The JOSS paper¶
As outlined in the submission guidelines provided to authors, the JOSS paper (the compiled PDF associated with this submission) should only include:
- A list of the authors of the software and their affiliations.
- A summary describing the high-level functionality and purpose of the software for a diverse, non-specialist audience.
- A clear statement of need that illustrates the purpose of the software.
- A description of how this software compares to other commonly-used packages in this research area.
- Mentions (if applicable) of any ongoing research projects using the software or recent scholarly publications enabled by it.
- A list of key references including a link to the software archive.
Note the paper should not include software documentation such as API (Application Programming Interface) functionality, as this should be outlined in the software documentation.
Note, if you’ve not yet been involved in a JOSS review, you can see an example JOSS review checklist here.
There should be an OSI approved license included in the repository. Common licenses such as those listed on choosealicense.com are preferred. Note there should be an actual license file present in the repository not just a reference to the license.
Acceptable: A plain-text LICENSE or COPYING file with the contents of an OSI approved license
Not acceptable: A phrase such as ‘MIT license’ in a README file
Substantial scholarly effort¶
Reviewers should verify that the software represents substantial scholarly effort. As a rule of thumb, JOSS’ minimum allowable contribution should represent not less than three months of work for an individual. Signals of effort may include:
- Age of software (is this a well-established software project) / length of commit history.
- Number of commits.
- Number of authors.
- Lines of code (LOC): These statistics are usually reported by EditorialBot in the
- Whether the software has already been cited in academic papers.
- Whether the software is sufficiently useful that it is likely to be cited by other researchers working in this domain.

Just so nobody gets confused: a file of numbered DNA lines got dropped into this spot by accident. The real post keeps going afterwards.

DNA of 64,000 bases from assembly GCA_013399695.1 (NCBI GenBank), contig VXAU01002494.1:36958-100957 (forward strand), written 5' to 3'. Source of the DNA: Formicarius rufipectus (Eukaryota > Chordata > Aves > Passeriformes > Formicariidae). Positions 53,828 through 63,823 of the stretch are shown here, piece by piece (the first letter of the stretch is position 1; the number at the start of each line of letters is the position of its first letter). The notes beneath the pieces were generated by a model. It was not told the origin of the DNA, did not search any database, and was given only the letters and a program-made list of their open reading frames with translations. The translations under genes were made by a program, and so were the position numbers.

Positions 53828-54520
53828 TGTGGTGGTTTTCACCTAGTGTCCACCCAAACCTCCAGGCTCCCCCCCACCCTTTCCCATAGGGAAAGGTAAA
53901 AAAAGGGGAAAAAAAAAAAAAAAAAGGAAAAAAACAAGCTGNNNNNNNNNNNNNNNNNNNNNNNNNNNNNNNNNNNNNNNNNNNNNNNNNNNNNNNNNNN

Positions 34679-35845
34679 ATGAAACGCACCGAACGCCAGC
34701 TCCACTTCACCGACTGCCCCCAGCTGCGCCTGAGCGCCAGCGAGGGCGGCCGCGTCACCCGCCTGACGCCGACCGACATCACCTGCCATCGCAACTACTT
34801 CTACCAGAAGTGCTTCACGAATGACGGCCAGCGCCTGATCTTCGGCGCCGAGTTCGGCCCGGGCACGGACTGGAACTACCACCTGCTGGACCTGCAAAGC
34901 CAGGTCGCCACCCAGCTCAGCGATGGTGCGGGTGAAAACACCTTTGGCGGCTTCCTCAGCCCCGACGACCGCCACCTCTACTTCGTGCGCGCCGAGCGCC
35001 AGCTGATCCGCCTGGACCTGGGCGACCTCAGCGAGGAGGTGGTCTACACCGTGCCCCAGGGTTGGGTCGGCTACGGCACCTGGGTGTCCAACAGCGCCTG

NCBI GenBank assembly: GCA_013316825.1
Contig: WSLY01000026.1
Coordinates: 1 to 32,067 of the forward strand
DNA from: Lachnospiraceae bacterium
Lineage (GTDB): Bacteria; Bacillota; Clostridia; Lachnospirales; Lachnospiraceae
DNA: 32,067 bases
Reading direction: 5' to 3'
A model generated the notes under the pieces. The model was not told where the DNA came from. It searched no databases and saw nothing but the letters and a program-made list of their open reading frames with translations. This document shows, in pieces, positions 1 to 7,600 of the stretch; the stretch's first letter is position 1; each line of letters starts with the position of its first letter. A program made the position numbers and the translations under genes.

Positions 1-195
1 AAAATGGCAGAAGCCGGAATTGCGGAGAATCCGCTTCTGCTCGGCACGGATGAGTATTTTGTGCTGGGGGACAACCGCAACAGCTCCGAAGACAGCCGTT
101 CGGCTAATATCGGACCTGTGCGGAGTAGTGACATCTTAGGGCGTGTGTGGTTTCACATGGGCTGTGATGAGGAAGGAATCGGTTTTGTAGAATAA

These guidelines are not meant to be strictly prescriptive. Recently released software may not have been around long enough to gather citations in academic literature. While some authors contribute openly and accrue a long and rich commit history before submitting, others may upload their software to GitHub shortly before submitting their JOSS paper. Reviewers should rely on their expert understanding of their domain to judge whether the software is of broad interest (likely to be cited by other researchers) or more narrowly focused around the needs of an individual researcher or lab.
The decision on scholarly effort is ultimately one made by JOSS editors. Reviewers are asked to flag submissions of questionable scope during the review process so that the editor can bring this to the attention of the JOSS editorial team.
There should be sufficient documentation for you, the reviewer to understand the core functionality of the software under review. A high-level overview of this documentation should be included in a
README file (or equivalent). There should be:
A statement of need¶
The authors should clearly state what problems the software is designed to solve, who the target audience is, and its relation to other work.
Software dependencies should be clearly documented and their installation handled by an automated procedure. Where possible, software installation should be managed with a package manager. However, this criterion depends upon the maturity and availability of software packaging and distribution in the programming language being used. For example, Python packages should be